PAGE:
RUSSIA TO CONTINUE AID TO PALESTINIANS
Foreign Minister Lavrov confirmed in Moscow on April 11 that his government will not follow the lead of Washington and Brussels and cut its aid to the Palestinian Authority, which is now governed by the radical Hamas, RIA Novosti reported. Lavrov said that "we should [instead] look for options to provide aid for the Palestinians in a transparent, verifiable way, and such options can be found without exacerbating the situation in Palestine. Russia plans to provide such aid and in such a form." Lavrov also said that "Hamas must recognize Israel and sit down at the negotiating table in keeping with the [international community's] terms." A Hamas delegation visited Moscow in March but did not show signs of willingness to revise that group's hard-line stance toward Israel (see "RFE/RL Newsline," March 6, 8, and 15, 2006). PM

NEW DEPUTY FOREIGN MINISTER TO DEAL WITH CIS
Recently appointed Deputy Foreign Minister Andrei Denisov was quoted by "Izvestia" on April 12 as saying that his new duties will center on relations with the Commonwealth of Independent States (CIS) (see "RFE/RL Newsline," April 10, 2006). PM

COURT THROWS OUT SUIT AGAINST NGO
Moscow's Basmany Court refused on April 11 to hear a case against the Research Center on Human Rights brought by the Federal Registration Service (FRS), the website of the Moscow daily "Kommersant" (http://www.kommersant.com) reported. The authorities claim that the NGO has not provided them with the required information on its activities for the past five years. The center denies the charge. After the court's ruling, center Director Lyubov Vinogradova said that she fears that this is not the end of the NGO's troubles because the FRS refuses to accept the registration documents the center has attempted to file and thereby prevents the NGO from being legally registered. The NGO is an umbrella organization bringing together 13 human groups and was founded in 1992. It includes the Union of Committees of Soldiers Mothers as well as the Moscow Helsinki Group led by Lyudmila Alekseyeva, a frequent RFE/RL contributor (see "RFE/RL Newsline," January 29 and 30, and February 1, 2006). PM

DE FACTO COALITIONS TO BE BANNED FROM ELECTIONS?
The State Duma Council, which sets the legislative agenda, discussed on April 11 proposed legislation that will ban parties from including members of other parties on their electoral lists, "The Moscow Times" reported. Deputy Aleksandr Kharitonov, who is a co-author of the draft and a member of the pro-Kremlin Unified Russia party, called the proposal a way to "bring order into the ranks of the parties" and prevent "people from running from one party to another." He argued that "people should decide which party they belong to, and if they want to change parties, they should make a written request" to that effect. The Moscow-based daily wrote that "the amendments, if passed into law, would slam shut the last door allowing small parties to join forces and compete against Unified Russia in Duma elections [in 2007]. The liberals have used this approach to win seats, most significantly during Moscow City Duma elections last December, when politicians from the Union of Rightist Forces (SPS) and other liberal parties placed their names on Yabloko's ticket to collect enough votes to overcome the 10 percent barrier." Sergei Mitrokhin of Yabloko called the latest legislative proposal "barbaric." In 2005, the State Duma enacted Kremlin-backed legislation forbidding the forming of electoral blocs or coalitions of more than one party. Many members of Unified Russia's current faction were elected in 2003 as independents. PM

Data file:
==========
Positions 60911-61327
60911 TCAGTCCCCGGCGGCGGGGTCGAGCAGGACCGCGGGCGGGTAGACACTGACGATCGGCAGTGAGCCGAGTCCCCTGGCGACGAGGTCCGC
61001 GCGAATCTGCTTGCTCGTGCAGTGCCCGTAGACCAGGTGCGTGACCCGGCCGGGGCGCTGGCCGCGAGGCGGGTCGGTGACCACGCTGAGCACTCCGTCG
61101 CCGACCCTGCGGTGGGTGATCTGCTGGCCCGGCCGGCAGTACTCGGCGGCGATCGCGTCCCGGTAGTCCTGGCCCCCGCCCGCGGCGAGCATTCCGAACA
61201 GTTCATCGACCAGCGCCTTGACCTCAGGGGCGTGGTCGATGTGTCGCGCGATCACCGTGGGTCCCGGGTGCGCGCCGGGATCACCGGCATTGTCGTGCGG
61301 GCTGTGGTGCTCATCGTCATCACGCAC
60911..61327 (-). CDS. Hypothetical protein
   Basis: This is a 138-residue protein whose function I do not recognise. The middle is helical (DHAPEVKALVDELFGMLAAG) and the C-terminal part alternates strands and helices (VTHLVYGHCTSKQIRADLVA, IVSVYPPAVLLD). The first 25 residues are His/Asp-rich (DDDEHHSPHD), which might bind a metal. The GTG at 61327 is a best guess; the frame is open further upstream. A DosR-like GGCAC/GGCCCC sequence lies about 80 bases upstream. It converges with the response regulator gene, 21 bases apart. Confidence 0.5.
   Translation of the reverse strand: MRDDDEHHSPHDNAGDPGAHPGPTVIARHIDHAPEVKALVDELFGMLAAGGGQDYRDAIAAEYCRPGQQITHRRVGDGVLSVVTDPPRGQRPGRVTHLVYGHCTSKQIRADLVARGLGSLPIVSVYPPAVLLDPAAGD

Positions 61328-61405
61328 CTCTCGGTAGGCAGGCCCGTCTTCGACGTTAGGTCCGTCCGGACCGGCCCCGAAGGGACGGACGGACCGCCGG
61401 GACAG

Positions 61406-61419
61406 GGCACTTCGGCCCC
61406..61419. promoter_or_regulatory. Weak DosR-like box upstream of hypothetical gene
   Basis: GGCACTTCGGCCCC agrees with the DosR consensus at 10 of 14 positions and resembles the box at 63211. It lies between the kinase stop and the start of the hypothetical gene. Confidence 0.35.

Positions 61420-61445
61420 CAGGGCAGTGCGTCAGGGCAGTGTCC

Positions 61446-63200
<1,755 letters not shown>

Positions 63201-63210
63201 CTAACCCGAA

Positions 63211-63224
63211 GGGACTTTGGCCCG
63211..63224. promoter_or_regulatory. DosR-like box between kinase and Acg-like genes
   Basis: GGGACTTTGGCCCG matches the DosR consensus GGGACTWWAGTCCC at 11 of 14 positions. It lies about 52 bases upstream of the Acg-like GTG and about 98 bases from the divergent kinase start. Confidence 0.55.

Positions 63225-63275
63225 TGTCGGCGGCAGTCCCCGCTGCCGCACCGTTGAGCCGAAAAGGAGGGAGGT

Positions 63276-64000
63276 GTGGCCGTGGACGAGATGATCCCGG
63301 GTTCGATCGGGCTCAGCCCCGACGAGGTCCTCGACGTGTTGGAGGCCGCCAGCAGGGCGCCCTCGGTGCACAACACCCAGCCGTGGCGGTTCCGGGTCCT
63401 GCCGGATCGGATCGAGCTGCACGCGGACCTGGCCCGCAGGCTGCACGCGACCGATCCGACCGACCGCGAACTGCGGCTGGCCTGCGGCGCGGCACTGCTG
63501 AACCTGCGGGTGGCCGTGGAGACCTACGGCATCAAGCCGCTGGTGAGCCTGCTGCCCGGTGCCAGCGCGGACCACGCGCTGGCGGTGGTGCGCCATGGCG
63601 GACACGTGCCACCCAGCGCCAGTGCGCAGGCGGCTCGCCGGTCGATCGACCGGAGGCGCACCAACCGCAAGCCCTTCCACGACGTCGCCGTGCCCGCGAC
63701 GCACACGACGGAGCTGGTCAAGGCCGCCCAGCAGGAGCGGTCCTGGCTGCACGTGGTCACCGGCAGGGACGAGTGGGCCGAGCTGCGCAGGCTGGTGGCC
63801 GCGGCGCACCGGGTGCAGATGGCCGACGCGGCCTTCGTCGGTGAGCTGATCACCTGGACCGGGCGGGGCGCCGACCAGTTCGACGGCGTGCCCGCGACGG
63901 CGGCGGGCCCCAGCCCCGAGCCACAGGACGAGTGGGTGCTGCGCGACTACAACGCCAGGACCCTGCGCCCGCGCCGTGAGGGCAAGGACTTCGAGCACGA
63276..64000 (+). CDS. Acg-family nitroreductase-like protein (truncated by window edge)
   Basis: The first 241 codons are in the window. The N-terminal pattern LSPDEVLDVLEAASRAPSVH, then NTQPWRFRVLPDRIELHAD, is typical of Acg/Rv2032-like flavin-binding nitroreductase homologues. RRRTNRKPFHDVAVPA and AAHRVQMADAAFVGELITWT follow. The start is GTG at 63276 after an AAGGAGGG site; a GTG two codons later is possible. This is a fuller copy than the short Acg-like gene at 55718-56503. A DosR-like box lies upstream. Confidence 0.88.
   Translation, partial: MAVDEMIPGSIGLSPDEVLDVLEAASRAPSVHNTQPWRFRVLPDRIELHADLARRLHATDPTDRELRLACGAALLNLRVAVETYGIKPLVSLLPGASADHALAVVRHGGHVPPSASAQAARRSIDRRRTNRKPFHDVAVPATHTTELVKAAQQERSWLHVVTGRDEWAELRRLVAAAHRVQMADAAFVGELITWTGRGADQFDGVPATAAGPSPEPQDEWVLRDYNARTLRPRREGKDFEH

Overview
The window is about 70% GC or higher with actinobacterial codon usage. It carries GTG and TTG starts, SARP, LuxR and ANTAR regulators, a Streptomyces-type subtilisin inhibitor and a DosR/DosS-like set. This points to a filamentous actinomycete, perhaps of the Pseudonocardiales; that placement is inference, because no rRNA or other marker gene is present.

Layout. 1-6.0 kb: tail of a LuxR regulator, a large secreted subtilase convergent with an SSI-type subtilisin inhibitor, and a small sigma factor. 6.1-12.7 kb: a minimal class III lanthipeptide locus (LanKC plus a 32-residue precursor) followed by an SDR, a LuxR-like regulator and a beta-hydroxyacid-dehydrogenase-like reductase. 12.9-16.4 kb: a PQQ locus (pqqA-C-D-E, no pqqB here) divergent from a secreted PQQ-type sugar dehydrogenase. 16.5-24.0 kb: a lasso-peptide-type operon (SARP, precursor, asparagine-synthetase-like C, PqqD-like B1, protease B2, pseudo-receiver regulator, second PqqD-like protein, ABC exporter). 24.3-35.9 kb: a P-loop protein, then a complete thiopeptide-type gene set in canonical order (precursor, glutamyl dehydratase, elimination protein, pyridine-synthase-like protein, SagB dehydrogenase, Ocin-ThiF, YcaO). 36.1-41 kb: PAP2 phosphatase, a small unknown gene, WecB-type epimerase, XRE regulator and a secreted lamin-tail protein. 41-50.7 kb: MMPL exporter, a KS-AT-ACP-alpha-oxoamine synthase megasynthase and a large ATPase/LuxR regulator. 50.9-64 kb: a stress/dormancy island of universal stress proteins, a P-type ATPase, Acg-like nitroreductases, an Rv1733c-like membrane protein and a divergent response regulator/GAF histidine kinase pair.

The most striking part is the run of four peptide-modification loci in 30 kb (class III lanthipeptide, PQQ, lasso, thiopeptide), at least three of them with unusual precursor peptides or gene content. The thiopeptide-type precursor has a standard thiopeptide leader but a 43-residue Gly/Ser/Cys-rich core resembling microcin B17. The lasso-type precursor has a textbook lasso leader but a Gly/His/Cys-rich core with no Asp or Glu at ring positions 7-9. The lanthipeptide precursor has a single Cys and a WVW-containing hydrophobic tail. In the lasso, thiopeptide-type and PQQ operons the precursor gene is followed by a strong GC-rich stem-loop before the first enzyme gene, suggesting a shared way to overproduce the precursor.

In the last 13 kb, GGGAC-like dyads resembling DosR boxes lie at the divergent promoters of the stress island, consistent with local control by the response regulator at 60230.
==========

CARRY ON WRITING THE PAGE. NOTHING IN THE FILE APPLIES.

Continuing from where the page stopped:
BUREAUCRACY GROWS UNDER PUTIN
The Federal Statistics Service released figures on April 11 showing that the number of state officials grew by 10 percent in 2005, the daily "Kommersant" reported. The paper added that this increase is a direct reflection of President Vladimir Putin's concentration of authority in his "power vertical." PM